This approach is the absolute best way to determine the benefit of a therapy, and the best statistically. Dr. Maison published this article in The Journal of Clinical Endocrinology in 2004(vol 89 pp 2192-2199). He found that the use of low dose human growth hormone will increase lean body, decrease percent body fat, decrease the total cholesterol and the “bad” LDL cholesterol, as well as decrease diastolic blood pressure.

Another important study by Juul(Circulation 106(2002) 939-944) demonstrated that when comparing patients in the lower 25% of the reference range of IGF-1(growth hormone metabolite) to patients in the upper 25% of the reference range that there was a two fold higher risk of ischemic heart disease in the lower group. Prospective studies have repeatedly identified a higher risk of ischemic heart disease and congestive heart failure in the growth hormone deficient patients in the lower 50th percentile of normal.

The classic profile for a Growth Hormone deficient patient may include increased central obesity, increased body fat, decreased lean mass, decreased energy, and exercise performance, altered lipid profile with low HDL’s(good type), high LDL’s(bad type) high total cholesterol. In addition, these patients often show early diabetes with evidence of Insulin Resistance. Patients with compromised lung function also demonstrated improvement with therapy.

These patients almost universally have higher risks of cardiovascular morbidity/mortality, poor quality of live with more depression/neurodegenerative diseases, and metabolic deterioration. Medicine is very aggressive to manage already existing diseases. If we know ahead of time that we can dramatically reduce these disease processes than I firmly believe that physicians should intervene with the progressive depletion of human growth hormone. It is not about being a taller person, but it is about being a healthier individual, and doing everything we can do to proactively protect ourselves, and thus improve the quality of our lives.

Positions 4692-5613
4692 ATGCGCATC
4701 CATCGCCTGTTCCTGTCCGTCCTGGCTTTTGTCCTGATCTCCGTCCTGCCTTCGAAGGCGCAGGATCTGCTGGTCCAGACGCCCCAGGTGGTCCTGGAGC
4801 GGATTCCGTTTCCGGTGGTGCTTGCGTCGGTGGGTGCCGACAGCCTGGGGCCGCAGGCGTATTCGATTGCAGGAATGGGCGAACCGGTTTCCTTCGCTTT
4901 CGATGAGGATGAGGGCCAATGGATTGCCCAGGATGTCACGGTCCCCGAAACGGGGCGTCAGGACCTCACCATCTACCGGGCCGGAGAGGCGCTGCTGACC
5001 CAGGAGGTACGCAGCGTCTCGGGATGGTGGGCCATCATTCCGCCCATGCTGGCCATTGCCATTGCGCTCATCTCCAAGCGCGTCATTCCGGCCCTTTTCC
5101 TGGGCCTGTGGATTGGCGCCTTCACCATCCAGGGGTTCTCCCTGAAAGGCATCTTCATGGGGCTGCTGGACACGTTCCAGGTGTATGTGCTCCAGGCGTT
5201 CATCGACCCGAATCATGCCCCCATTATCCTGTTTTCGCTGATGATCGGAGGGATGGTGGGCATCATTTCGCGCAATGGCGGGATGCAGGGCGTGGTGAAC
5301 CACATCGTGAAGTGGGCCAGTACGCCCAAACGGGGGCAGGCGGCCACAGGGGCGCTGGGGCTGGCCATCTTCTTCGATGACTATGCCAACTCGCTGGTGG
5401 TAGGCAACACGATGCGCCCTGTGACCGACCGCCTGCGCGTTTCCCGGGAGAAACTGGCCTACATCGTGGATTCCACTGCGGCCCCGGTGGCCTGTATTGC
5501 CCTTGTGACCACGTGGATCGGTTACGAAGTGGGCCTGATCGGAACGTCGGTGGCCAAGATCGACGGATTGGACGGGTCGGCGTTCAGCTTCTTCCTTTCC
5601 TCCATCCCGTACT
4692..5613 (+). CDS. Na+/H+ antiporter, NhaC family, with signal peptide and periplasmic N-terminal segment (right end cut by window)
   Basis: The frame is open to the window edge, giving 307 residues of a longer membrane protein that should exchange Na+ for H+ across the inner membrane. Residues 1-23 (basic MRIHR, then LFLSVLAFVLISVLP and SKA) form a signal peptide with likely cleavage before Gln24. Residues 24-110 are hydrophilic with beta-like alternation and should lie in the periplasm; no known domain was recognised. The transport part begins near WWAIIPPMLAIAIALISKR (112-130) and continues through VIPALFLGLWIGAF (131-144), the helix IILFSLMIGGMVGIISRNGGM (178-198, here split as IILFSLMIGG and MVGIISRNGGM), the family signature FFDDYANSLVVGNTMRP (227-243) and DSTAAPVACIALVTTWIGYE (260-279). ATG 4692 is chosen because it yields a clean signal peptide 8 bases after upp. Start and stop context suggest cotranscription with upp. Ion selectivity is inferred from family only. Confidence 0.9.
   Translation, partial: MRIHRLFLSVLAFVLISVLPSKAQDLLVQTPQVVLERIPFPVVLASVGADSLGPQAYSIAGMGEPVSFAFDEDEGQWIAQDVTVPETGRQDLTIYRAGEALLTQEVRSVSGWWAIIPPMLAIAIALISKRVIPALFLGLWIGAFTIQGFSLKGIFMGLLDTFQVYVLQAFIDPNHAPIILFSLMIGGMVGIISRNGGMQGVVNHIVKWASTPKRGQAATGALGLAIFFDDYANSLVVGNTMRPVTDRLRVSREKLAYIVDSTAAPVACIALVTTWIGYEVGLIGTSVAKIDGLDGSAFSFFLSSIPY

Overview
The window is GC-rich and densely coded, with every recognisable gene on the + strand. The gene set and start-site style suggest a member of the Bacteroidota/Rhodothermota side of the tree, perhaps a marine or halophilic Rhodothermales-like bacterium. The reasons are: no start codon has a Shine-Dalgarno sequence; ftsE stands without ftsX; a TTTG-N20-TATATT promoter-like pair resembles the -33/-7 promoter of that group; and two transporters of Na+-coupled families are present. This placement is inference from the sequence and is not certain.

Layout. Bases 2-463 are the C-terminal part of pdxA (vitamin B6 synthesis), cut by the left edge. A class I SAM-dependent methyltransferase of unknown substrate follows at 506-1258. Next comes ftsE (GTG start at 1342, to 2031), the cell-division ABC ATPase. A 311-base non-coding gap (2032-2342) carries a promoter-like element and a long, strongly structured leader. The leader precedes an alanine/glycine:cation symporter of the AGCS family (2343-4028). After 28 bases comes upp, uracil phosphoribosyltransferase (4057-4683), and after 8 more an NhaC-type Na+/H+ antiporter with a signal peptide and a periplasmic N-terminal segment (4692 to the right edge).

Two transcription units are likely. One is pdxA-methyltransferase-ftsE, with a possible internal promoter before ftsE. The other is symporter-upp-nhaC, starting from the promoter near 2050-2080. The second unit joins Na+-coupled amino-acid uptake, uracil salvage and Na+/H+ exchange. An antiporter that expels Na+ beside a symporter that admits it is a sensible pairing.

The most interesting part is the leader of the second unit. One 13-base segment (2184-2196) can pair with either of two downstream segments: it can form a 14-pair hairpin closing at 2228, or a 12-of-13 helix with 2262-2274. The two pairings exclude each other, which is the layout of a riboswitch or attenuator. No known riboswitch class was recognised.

Changes with Growth Hormone Replacement Body Composition

Growth hormone therapy may result in profound changes in body composition: fat mass is reduced while lean body mass increases. Growth hormone, at the relatively low dose of 0.003mg/kg was shown to normalize lean body mass over 6 months in 24 adults with HGH deficiency(1). The improvement in lean body mass is associated with increased protein synthesis, muscle mass and muscle function.

Total body fat also decreases after 6 months of HGH administration. The decline in fat mass is most significant in the lower abdomen and trunk, compared to the arms, neck and legs. This suggests that HGH replacement therapy may reverse the central abdominal fat mass associated with HGH deficiency and decrease an individual’s cardiovascular risk(6).



Cardiovascular and Lipid Metabolism

HGH replacement in adults may have a beneficial effect on lipids. In a recent study, it was reported that short courses of HGH reduced LDL (bad) cholesterol(7) while it improved exercise capacity and cardiac function. Patients showed increased oxygen uptake and power output during cycling. HGH is associated with increased muscle mass and longer and stronger action on the treadmill.(8) Recent work by Fazio demonstrated an improvement in heart failure patients given high dose HGH replacement.(9)

Bone Density

One of HGH’s most dramatic effects is on the connective tissue, muscle, and healing potential of the skeletal system. Fragile skin with ulcers, fractured bones that do not heal, and profound gains in muscle strength have been noted. Not only does the skin look younger with less wrinkles, some report a regrowth of hair on the head. For growth hormone, DHEA, and testosterone are clearly anabolic hormones: they build tissue. And with increased age, our bodies break down tissue faster than we can repair them. This is called catabolism. Therefore, HGH tends to reverse the catabolic state.